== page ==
Preview: Ghostface Killah’s New Album More Fish


Someone needs to tell me where I can get this hat

I’m not done with my year-end lists yet, still haven’t heard the new UGK or Jeezy or Nas yet. But I can say this with some certainty: Fishscale, Ghostface Killah’s fourth-best album, is also the fourth-best album of the year. Every Ghostface album is nearly as good as every other Ghostface album; he’s been more consistently inspired than any other figure in rap. Ghost’s commercial prospects have faded since Wu-Tang’s heyday, but that lack of mainstream fame may be an artistic boon. Ghost always talks about how his new album is going to be the one to turn him into a major star, but he doesn’t seem remotely interested in making that actually happen. Instead, he keeps crawling further and further into his own deeply peculiar aesthetic, and that’s what’s kept him sharp. Compare that to Jay-Z’s tiresome money-talk or Nas’s pervasive pessimism or Too Short’s uncomfortable obsolescence. Those guys all hit career heights way higher than anything Ghost achieved, and they don’t know what to do with themselves these days. Ghost keeps plugging away, keeping his breathless yell hard and surreal, and he hasn’t stopped churning out great records. More Fish, his new album, is coming out less than eight months after the last one, and it’s got even less in the way of commercial concessions than any of his earlier albums: no R&B singers, no big-name guests, precious few hooks. It’s Ghost’s Roc La Familia, a showcase for his Theodore Unit crew. The weed-carrier album is a bad move historically, and no one in Ghost’s crew has the potential to be anywhere near as great as Ghost. More Fish might as well be the DVD extras from Fishscale, but it’s still a good album. This guy can do anything.

I heard More Fish last night at a listening party, and that’s never an ideal way to hear a new album. They cram a bunch of music-industry vampire types into a big room at a recording studio, ply them with free drinks and catered food, and blast the album so loud that you can barely pick out lyrics. There were plenty of distractions last night, not the least of which was Ghost himself; he showed up when the album was about halfway over, true to form. The Theodore guys all milled around, giving distracted intros to most of the album’s tracks and chastising me for misspelling people’s names in the interview I did earlier in the year (sorry, guys). The tables in the room all had drinking glasses filled with water and pebbles and live goldfish, I guess because the album is called More Fish; I felt bad for the fish. For about fifteen minutes, I was totally convinced that I’d lost my backpack. In these circumstances, it’s hard to give an accurate critical read of an album.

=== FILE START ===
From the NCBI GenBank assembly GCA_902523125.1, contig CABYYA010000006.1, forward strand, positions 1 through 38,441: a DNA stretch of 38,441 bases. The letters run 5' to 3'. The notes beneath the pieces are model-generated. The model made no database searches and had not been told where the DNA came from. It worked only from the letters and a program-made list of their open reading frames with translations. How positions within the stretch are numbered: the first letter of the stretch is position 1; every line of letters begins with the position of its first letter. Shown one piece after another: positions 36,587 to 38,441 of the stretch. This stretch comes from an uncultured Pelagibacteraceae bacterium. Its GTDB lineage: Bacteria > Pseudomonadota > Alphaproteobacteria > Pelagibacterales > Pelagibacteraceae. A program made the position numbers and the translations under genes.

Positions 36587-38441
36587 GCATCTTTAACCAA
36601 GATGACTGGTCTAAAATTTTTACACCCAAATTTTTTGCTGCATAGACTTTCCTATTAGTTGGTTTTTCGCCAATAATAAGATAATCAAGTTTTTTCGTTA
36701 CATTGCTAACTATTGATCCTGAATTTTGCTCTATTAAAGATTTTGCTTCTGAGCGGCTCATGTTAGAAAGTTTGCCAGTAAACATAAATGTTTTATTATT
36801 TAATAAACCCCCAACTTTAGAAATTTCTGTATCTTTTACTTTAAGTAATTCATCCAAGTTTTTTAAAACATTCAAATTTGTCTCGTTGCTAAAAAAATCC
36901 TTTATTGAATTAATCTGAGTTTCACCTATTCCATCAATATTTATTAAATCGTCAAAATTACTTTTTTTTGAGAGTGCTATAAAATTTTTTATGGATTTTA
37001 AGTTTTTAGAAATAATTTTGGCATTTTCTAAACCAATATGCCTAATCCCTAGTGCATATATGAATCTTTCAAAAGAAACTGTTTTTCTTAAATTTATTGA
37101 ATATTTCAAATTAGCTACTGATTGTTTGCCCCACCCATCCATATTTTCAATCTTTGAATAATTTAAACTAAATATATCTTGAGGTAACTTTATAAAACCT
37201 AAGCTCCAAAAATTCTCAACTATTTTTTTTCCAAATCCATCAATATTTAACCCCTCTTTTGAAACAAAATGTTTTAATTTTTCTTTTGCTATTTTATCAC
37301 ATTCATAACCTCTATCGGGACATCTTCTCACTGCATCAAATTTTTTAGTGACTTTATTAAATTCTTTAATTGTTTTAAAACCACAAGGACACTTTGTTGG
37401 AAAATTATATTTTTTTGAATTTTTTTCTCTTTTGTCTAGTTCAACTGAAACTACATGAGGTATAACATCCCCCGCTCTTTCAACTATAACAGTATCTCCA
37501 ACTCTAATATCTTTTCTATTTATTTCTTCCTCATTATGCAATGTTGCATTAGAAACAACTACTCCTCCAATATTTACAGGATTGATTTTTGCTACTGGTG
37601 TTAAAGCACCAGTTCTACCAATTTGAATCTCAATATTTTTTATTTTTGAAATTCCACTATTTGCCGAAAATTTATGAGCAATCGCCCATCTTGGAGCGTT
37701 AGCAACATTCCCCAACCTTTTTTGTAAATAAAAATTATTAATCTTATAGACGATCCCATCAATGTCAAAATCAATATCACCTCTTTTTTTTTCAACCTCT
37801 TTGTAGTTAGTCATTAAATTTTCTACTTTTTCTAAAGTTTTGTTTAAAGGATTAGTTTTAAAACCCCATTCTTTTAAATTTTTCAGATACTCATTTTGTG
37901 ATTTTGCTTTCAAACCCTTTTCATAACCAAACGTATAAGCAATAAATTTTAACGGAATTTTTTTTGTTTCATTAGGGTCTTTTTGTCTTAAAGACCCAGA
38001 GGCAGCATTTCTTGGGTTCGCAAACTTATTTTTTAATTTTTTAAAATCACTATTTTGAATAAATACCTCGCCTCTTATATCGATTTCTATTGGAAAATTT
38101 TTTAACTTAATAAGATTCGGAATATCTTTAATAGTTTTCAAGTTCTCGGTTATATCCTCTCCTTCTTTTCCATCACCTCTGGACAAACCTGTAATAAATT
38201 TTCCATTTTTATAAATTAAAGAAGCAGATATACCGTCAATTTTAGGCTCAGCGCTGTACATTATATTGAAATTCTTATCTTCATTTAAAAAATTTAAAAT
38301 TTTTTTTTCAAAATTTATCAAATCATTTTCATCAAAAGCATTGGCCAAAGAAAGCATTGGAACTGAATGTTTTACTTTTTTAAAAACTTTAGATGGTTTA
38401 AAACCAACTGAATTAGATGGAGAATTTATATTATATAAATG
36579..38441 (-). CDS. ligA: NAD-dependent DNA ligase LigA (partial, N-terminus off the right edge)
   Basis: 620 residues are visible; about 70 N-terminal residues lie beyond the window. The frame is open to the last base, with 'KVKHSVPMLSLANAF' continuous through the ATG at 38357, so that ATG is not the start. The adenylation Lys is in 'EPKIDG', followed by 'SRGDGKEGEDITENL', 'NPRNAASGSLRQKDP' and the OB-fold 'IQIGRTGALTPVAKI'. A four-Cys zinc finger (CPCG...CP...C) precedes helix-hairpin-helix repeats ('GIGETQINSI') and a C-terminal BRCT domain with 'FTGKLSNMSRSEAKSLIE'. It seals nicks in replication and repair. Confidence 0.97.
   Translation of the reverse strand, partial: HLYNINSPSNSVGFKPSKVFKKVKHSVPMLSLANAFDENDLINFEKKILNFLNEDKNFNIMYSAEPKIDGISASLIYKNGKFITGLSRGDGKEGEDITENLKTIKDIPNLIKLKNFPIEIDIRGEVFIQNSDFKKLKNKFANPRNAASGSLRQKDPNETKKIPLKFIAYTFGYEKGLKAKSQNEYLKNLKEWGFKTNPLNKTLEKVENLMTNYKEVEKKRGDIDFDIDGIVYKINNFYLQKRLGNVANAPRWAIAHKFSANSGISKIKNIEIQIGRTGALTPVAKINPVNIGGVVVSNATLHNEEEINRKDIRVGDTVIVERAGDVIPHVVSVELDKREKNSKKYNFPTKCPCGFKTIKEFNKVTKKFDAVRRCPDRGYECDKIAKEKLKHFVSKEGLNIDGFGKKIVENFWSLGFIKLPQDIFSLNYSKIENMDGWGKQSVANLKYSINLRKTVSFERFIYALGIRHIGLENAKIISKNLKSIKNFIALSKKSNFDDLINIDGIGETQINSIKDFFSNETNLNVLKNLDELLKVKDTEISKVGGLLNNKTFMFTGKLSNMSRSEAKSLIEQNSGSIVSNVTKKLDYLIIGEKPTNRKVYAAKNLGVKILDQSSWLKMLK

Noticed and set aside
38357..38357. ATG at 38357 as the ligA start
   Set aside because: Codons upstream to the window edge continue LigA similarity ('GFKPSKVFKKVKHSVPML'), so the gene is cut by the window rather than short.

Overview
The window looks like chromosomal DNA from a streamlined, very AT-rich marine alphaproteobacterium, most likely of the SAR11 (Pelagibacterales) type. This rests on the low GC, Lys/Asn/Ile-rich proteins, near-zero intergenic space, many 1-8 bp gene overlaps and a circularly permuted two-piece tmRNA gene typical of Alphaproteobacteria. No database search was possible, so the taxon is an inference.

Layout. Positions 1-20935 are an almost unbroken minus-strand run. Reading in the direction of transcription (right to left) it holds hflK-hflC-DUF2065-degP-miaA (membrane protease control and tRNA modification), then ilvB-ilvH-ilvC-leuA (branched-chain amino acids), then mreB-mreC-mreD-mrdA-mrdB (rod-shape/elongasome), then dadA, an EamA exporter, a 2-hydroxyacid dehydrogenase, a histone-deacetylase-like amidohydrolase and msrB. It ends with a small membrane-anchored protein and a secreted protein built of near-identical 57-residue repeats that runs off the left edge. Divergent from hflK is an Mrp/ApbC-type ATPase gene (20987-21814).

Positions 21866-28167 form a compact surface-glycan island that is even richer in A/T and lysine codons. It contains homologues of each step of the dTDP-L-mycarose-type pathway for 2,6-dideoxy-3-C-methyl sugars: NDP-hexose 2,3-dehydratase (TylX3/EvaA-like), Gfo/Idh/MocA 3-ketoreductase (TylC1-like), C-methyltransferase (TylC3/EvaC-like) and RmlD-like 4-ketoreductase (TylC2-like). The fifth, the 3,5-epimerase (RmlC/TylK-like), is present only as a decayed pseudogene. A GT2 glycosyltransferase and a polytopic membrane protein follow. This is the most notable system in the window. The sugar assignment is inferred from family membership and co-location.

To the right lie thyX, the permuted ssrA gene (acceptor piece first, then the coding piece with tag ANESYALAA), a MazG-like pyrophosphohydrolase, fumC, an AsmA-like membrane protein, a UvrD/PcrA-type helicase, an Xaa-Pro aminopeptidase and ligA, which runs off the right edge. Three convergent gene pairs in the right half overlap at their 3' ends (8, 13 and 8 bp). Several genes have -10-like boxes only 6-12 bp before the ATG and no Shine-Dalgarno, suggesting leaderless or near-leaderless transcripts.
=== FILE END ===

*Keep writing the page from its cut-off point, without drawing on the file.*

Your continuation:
So I laughed when Trife introduced a slow, pretty Hi-Tek production called “Josephine” by saying, “This is that real conscious shit right there.” But the label handed out sampler CDs of a few of the album’s songs, and “Josephine” is one of them; listening today, Trife was right. “Josephine” is a tender, sympathetic song about a neighborhood crackhead girl: “The clinic didn’t help / She’s just another young black woman destroying her pretty image and her health.” Ghost helped develop the crack-rap trope, and here he uses his vivid eloquence for good, empathizing with one of his customers. It’s an uncharacteristically calm and quiet moment in an album that’s otherwise a frantic storm of drums and horns. “Street Opera” is a swollen classical track like Cam’ron’s “Get Em Girls,” the sort of epic banger that rappers have to fight to be heard. “Out of Town Shit” is a track about out-of-state criminal dealings, and it has a moment where, if I’m not mistaken, Ghost says “punch you in your motherfucking face like Spongebob,” which makes two inscrutable Spongebob references in one year from Ghost, an impressive tally. On “God 2 God,” Ghost trades lines with his son, Sun God, but doesn’t let his kid’s presence stop him from saying something about “we ran trains for hours up in the Day’s Inn,” not exactly the sort of thing that’ll earn him Father of the Year honors anytime soon.

As for the Theodore guys, they’re nowhere near Ghost’s level, but most of them are pretty good and getting better. Trife has a precise, high-pitched bark; he sounds something like an overexcited Jadakiss. Sun God has an ominous, gravelly growl; he’d make a decent D-Block affiliate. Only token white guy Shawn Wiggs really drags everything down; they should maybe consider limiting him to hypeman duties. But what’s weird about the album is the total lack of involvement from the rest of the Wu-Tang Clan. Cappadonna, also a Theodore Unit member, might show up once or twice; I can’t really remember. But the rest of the Clan is completely absent; it’s like the group never existed. Ghost has become increasingly distant from the rest of the group in recent years, but even The Pretty Toney Album had a RZA beat or two. It makes sense that Ghost might want to strike out on his own, especially since he’s unquestionably the most relevant member of the group these days. But if he’s hoping to replace his old crew with this new one, I hope he realizes what he’ll be losing.

Voice review: Greg Tate on Ghostface Killah’s Fishscale
Voice review: Elizabeth Mendez Berry on Ghostface’s The Pretty Toney Album